This study is limited by the small sample size of the independent dataset. Although we used social and non-social stimuli carefully matched for valence and arousal, literature-informed ROIs, and Bayesian statistics to increase the scientific rigor and the interpretability of the results, we acknowledge that the results may be different with a larger or different sample. The small sample also precludes the exploration of other important questions such as differences between gender and diverse populations in the social brain network. Future investigations in larger and cross-cultural studies to reveal critical biological and social factors in human social cognition are warranted.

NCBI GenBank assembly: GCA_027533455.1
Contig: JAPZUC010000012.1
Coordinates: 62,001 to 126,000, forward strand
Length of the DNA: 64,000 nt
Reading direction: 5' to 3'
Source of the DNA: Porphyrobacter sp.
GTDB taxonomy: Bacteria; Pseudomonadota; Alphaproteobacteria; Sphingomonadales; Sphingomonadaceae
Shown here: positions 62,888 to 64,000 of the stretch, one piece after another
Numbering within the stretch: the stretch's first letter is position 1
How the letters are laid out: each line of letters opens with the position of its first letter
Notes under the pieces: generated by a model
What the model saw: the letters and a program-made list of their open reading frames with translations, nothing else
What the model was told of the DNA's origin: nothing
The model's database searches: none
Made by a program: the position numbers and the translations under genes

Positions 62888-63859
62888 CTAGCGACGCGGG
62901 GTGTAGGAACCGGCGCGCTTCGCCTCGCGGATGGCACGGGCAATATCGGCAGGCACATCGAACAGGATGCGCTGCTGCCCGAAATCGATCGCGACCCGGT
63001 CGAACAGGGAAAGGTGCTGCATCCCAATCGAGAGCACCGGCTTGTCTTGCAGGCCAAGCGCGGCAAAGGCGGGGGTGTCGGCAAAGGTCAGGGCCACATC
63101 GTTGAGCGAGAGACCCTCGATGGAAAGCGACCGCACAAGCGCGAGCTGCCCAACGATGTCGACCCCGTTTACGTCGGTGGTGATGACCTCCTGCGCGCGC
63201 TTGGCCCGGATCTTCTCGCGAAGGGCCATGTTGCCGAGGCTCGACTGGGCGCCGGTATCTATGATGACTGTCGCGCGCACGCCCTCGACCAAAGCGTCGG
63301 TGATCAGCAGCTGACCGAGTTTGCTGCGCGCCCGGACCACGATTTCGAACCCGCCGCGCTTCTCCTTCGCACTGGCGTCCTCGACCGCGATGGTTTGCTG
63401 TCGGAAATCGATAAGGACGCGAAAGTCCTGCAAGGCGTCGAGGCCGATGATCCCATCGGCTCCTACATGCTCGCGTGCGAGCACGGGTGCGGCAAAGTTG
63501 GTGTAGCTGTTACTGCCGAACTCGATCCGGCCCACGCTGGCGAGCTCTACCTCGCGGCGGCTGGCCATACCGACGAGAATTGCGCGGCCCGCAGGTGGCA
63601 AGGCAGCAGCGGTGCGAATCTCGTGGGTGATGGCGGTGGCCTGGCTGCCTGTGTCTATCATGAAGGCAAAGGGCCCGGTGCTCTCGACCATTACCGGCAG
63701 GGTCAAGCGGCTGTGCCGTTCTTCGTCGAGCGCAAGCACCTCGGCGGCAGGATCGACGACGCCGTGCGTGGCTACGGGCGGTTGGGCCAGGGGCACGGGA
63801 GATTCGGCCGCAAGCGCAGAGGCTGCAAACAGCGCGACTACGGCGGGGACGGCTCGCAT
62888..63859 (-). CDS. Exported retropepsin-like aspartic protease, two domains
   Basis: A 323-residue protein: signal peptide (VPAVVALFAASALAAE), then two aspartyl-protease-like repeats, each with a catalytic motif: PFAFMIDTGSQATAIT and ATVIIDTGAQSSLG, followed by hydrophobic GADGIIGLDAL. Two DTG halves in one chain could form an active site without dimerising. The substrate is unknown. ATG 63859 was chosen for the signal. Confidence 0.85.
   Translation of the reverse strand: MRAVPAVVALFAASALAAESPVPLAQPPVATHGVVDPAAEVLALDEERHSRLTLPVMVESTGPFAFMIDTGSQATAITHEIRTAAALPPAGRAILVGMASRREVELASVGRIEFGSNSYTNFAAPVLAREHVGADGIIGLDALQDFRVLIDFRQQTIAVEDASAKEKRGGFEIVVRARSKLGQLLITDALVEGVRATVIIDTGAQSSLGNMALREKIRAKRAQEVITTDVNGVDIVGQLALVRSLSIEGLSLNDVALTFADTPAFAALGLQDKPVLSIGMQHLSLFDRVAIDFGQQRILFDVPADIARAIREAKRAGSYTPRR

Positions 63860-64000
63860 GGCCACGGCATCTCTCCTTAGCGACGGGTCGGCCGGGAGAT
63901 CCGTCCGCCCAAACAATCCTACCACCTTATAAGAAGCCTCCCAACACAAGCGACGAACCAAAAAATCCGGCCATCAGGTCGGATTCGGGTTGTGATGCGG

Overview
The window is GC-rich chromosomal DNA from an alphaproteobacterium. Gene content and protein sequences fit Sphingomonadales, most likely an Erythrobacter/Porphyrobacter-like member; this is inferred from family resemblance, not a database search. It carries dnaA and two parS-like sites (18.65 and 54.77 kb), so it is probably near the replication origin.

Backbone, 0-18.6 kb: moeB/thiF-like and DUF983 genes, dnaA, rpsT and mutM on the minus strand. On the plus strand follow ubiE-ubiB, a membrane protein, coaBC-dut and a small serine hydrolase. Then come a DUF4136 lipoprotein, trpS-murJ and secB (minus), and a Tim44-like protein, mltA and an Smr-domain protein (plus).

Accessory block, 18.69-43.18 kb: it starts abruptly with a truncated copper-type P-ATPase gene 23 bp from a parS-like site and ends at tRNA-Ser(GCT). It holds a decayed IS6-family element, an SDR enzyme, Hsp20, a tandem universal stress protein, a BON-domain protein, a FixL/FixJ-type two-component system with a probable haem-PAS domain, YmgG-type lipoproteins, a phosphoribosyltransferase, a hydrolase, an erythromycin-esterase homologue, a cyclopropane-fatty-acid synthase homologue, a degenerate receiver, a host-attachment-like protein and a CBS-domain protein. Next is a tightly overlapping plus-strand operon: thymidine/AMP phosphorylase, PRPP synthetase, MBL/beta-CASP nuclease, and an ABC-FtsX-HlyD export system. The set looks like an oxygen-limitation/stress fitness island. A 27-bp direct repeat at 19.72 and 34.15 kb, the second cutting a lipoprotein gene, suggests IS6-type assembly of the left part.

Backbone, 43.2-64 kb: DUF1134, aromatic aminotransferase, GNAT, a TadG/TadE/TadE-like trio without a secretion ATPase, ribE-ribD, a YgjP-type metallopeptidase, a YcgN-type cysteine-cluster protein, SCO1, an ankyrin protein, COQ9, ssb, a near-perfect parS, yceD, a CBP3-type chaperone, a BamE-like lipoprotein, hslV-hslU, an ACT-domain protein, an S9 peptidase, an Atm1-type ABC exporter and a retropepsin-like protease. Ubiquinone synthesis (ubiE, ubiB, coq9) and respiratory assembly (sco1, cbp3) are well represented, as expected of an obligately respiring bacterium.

To conclude, this study provided support that core regions of the human social brain are highly sensitive to the mere presence of social information, including the medial prefrontal cortex, posterior cingulate cortex, temporal pole, and occipito-temporal junction extending to fusiform gyrus. This knowledge may help guide future developmental and psychopathology research. For example, tracking the qualitative and quantitative changes in this “automatic” social brain over developmental or illness stages would inform whether such a neural sensitivity to social information is innate, how it is associated with other important developmental milestones and functional markers, how it is influenced by environmental and social factors (e.g., poverty, abuse), and how its alterations may be responsible for the development and symptom manifestations of different psychopathologies. Further, investigations of high-resolution brain specialization as well as anatomical, functional, and effective brain connectivity will help us gain a fuller understanding of the neural mechanisms of social information processing and how the social brain network interacts with other brain systems to guide complex social behavior in normal development and in psychopathologies with prominent social deficits. Finally, the results of this study lend support to the usefulness of NeuroSynth in neuroscience research, as it provides a relatively accurate picture of the neural substrates of a variety of broadly conceived cognitive processes.